As of June 27, 2022, new Federal Motor Carrier Safety Administration (FMCSA) regulations may help consumers avoid common moving pitfalls.
These rule changes apply to brokers and asset-based moving companies that move household goods across state lines.
With moving scams on the rise and the last significant rule changes nearly a decade old, the timing couldn’t be better.
The FMCSA’s aims include:
- Increased fraud protection
- Improved consumer education
- Simplified paperwork
- A condensed and modernized version of the “Ready to Move?” publication
- Greater penalties for unscrupulous brokers and movers (minimum of $1,798 per civil violation)
Beefed-up consumer protections are long overdue, but will they help families on the move, or will nefarious movers and brokers find ways around them like they have in the past?
Let’s find out.
How the FMCSA developed the new rules
The FMCSA formed the Household Goods Consumer Protection Working Group to help with the rulemaking process.
Comprised of educators, consumer affairs specialists, and experienced moving industry representatives, the working group was tasked with improving how interstate household goods moving information is passed from motor carriers and brokers to consumers.
After soliciting additional input from industry organizations and the general public, the FMCSA received responses from:
- The American Trucking Association’s Moving and Storage Conference
- The International Association of Movers
- Unigroup’s MoveRescue (Unigroup is the parent company of United Van Lines and Mayflower Transit)
- One private citizen
Why the FMCSA’s new rules are so important
Thanks largely to the internet, the number of moving brokers has exploded in recent years.
It’s worth noting that brokers are transportation intermediaries. They don’t employ moving crews or have assets like trucks and warehouses. Instead, brokers act as “middlemen” between customers and traditional asset-based moving companies.
Though not inherently bad, the broker business model has a number of serious drawbacks.
In the past, moving companies and brokers weren’t always subject to the same regulations, and enforcement has been spotty.
In addition, brokers now commonly demand deposits exceeding 50% of total estimated move cost.
On the other hand, most traditional movers don’t require any deposits.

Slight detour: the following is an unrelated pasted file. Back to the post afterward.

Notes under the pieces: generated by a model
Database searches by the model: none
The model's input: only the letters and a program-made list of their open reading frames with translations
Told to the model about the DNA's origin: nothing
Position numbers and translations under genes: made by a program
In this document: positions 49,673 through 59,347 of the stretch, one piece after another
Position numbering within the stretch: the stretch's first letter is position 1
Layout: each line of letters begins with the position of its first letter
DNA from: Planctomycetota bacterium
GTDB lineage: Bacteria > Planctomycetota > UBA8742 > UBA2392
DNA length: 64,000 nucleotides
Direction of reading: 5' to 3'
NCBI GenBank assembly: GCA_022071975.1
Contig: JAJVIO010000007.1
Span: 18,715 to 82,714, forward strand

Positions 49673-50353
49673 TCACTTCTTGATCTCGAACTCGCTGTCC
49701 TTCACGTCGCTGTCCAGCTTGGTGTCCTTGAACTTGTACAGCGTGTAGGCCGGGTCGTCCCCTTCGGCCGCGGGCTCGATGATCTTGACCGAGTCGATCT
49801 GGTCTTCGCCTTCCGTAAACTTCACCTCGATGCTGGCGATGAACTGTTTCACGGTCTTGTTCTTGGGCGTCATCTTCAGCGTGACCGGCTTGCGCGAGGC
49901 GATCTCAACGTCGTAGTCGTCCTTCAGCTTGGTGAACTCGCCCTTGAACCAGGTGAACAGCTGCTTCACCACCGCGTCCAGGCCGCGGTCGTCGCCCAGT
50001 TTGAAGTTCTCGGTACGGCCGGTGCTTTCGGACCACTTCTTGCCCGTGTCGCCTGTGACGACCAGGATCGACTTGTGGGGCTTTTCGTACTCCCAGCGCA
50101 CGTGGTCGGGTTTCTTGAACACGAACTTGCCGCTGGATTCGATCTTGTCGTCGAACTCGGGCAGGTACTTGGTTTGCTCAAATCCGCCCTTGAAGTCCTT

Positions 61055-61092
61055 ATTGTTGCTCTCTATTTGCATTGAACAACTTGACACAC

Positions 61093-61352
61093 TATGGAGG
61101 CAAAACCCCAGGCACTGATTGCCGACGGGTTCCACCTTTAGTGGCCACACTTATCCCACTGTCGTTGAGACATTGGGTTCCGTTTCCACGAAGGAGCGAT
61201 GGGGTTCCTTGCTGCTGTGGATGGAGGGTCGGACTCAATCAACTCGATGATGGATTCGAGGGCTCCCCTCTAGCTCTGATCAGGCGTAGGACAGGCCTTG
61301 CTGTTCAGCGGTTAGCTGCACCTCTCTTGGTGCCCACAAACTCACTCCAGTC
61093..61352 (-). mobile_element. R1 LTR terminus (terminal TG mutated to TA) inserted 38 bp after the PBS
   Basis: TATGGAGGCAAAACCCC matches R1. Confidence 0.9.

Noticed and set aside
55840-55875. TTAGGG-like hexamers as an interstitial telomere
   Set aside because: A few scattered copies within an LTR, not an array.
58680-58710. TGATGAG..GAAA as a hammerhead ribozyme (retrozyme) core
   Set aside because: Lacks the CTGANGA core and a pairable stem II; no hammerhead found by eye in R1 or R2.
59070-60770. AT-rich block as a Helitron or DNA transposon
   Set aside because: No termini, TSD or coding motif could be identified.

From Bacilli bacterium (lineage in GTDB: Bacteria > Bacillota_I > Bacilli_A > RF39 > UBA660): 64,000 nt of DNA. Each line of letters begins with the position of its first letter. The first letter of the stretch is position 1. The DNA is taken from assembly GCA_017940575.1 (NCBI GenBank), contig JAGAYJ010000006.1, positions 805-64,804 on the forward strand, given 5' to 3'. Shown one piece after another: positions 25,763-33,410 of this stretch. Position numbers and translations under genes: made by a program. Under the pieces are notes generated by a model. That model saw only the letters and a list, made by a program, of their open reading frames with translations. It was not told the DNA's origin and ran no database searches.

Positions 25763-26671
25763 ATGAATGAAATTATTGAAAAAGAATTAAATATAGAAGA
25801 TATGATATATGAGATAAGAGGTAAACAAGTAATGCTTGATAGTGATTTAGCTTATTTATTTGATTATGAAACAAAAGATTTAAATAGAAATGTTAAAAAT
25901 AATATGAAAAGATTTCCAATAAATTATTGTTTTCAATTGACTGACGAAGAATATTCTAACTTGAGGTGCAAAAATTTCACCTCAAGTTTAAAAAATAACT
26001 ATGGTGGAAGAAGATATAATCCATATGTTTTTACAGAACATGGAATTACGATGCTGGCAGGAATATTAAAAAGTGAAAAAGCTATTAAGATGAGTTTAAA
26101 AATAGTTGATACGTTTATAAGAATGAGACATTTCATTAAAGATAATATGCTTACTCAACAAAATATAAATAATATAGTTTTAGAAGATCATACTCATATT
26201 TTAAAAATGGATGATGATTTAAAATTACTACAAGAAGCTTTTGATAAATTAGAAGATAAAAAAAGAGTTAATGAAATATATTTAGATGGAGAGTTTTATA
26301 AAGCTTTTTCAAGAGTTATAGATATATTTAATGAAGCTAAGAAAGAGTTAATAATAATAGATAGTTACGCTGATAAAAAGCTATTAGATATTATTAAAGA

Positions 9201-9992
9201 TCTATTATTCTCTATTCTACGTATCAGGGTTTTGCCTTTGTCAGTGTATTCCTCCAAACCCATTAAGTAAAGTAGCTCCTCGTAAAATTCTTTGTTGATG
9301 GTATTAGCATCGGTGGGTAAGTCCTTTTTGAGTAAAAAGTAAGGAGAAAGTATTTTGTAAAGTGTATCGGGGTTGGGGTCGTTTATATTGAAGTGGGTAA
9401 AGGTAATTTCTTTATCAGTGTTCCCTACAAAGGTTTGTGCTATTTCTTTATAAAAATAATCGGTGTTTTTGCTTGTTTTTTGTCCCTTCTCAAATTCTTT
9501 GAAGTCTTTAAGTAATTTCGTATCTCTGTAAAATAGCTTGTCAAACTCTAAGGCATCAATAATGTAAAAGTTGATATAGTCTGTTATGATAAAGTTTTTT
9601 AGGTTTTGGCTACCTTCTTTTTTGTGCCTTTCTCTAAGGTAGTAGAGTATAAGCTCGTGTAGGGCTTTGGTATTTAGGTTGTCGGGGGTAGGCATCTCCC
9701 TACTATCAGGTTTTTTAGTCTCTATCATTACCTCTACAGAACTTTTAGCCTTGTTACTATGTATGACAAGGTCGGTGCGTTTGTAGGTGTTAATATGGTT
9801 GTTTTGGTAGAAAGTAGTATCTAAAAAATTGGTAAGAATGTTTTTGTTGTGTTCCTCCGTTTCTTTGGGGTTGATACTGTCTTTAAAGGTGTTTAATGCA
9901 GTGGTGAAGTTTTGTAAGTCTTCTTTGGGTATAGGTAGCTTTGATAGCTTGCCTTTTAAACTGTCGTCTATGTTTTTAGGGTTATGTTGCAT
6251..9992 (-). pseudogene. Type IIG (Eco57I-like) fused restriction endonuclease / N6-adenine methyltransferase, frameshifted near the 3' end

Worse yet, many brokers don’t have written policies regarding deposits, cancellations, and refunds, and if they do, they often keep them out of sight.
Movers and brokers that intentionally bilk unsuspecting customers out of deposits are collectively referred to as “deposit mills,” and many make significant portions of their annual revenue from this dishonest practice.
Thankfully, the FMCSA’s new rules address this issue and many more.
FMCSA rule changes at a glance
No more orders for service
Before the new rule changes, orders for service were among the most important of all moving documents. After June 27 they’re no longer required on interstate household goods moves.
In fact, the term has been eliminated from consumer protection regulations. All information previously included on the order for service should now be on the bill of lading.
Bills of lading are king
Bills of lading are legal documents issued by carriers (movers and brokers) to shippers (customers). New FMCSA rules require that bills of lading include all relevant move information, excluding that which remains undetermined like actual shipment weight.
To give consumers ample time to review bills of lading, they now must be provided, signed, and dated at least three days before the scheduled loading date.
Customers have the right to cancel their moves
In the past, last-minute move cancellations usually meant forfeiting deposits. Now, customers can cancel or “rescind” their moves without penalty, as long as it’s done within the three days between signing the bill of lading and their scheduled move day.